See Killer Whales Pull Off an Extraordinary Hunting Strategy to Topple a Seal Off of an Iceberg

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Written by Sharon Parry

Published: November 16, 2023

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dynamic jump of killer whale hunting fish
© Tatiana Ivkovich/

This video will convince you if you didn’t realize that killer whales were ruthless hunters before. It features a pod of killer whales, most of whom need a seal daily to stay alive. They have spotted some crab eater seals on an ice floe and are sizing them as their next meal. The matriarch leader of this pod knows precisely how to transfer the seals from the ice into their mouths!

First, the pods work together to produce a massive wave that splits the ice floe in half. Then, the killer whales push it into open water, which is the ideal location for the next attack move. The matriarch calculates the perfect angle and run-up distance and launches the attack. Working as a team, the pod creates another huge wave, which washes one of the seals into the water. There is a brief and frantic chase, which ends in the seal miraculously reaching another ice floe and safety. But how long for?

What Do Killer Whales Normally Eat?

Killer whales are also called orcas and live in all the world’s oceans. They have been seen as far north as the Arctic Ocean and as far south as the Antarctic Ocean. They seem to prefer colder waters but have also been seen in tropical waters. While they don’t have a fixed migration pattern, they move from area to area, looking for the best food sources. This particular pod has spotted some crab-eating seals.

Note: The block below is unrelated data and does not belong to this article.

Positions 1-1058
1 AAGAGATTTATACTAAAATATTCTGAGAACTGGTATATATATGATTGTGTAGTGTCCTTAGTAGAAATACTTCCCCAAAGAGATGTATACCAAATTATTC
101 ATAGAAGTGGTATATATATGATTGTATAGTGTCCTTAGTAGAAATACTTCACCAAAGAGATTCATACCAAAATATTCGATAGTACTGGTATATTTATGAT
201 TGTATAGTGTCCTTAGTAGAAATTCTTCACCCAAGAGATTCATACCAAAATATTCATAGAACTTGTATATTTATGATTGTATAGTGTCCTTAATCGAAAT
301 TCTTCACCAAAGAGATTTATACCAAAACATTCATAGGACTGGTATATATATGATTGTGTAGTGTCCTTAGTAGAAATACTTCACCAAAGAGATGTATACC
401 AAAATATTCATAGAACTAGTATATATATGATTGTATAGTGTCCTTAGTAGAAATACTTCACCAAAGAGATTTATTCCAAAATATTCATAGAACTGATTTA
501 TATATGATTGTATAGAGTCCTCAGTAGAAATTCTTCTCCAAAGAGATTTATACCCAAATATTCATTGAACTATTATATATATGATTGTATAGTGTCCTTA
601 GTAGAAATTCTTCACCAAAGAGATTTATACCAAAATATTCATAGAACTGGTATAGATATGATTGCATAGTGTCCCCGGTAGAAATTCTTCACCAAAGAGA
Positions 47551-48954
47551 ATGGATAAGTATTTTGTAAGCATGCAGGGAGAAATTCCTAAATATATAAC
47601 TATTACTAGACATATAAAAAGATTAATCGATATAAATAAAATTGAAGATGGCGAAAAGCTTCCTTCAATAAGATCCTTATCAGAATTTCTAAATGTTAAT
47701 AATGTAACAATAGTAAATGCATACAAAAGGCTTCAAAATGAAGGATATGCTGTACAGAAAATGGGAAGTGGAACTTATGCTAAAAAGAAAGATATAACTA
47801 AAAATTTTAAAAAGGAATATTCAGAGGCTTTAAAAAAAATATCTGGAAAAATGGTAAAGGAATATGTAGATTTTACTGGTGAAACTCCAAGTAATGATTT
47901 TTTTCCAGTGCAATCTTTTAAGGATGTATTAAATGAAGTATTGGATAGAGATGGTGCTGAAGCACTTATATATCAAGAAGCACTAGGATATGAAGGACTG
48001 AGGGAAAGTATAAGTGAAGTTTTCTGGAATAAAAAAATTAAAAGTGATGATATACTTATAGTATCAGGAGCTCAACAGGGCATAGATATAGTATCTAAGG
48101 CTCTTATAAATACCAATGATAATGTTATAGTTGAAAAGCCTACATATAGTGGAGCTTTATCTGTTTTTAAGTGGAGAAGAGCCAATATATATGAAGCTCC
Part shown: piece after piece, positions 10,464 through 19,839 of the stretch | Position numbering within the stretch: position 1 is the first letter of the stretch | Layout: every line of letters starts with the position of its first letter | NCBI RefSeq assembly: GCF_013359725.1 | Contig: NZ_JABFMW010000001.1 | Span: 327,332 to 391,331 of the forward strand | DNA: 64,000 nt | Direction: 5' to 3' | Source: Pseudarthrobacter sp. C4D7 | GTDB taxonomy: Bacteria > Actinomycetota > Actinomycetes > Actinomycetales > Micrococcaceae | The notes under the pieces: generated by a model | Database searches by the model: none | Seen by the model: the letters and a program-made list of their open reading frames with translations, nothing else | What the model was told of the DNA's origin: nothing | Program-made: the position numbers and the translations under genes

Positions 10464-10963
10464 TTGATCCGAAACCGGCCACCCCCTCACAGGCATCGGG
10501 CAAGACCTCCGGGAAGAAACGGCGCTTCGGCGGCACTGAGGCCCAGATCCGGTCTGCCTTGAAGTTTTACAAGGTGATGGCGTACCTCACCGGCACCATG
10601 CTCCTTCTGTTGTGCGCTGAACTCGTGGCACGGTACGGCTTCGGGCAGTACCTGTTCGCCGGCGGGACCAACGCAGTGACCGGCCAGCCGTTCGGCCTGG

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Orcas are ruthless and highly successful predators. They are happy to eat quite a large variety of prey, but seals seem to be their favorite. They will also eat sea lions, smaller whales, and dolphins. Studies of their stomach contents have also revealed fish, squid, octopi, sea turtles, and even sea birds. They need around 100 pounds of food a day to stay healthy.

How Do Killer Whales Normally Behave?

Killer Whale - (Orcinus Orca)

Killer whales live in groups called pods.

©Tory Kallman/

Killer whales are highly social animals who live and hunt in groups called pods. They can coordinate their social behavior and use complex communication methods to work as a team to hunt prey that is much larger than themselves. They got their name ‘killer whales’ because they were labeled as ‘killers of whales’ by ancient sailors.

A pod can consist of as many as 50 individuals led by an older female. The older animals teach the younger whales their hunting techniques and soon become experts.

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About the Author

Dr Sharon Parry is a writer at A-Z animals where her primary focus is on dogs, animal behavior, and research. Sharon holds a PhD from Leeds University, UK which she earned in 1998 and has been working as a science writer for the last 15 years. A resident of Wales, UK, Sharon loves taking care of her spaniel named Dexter and hiking around coastlines and mountains.

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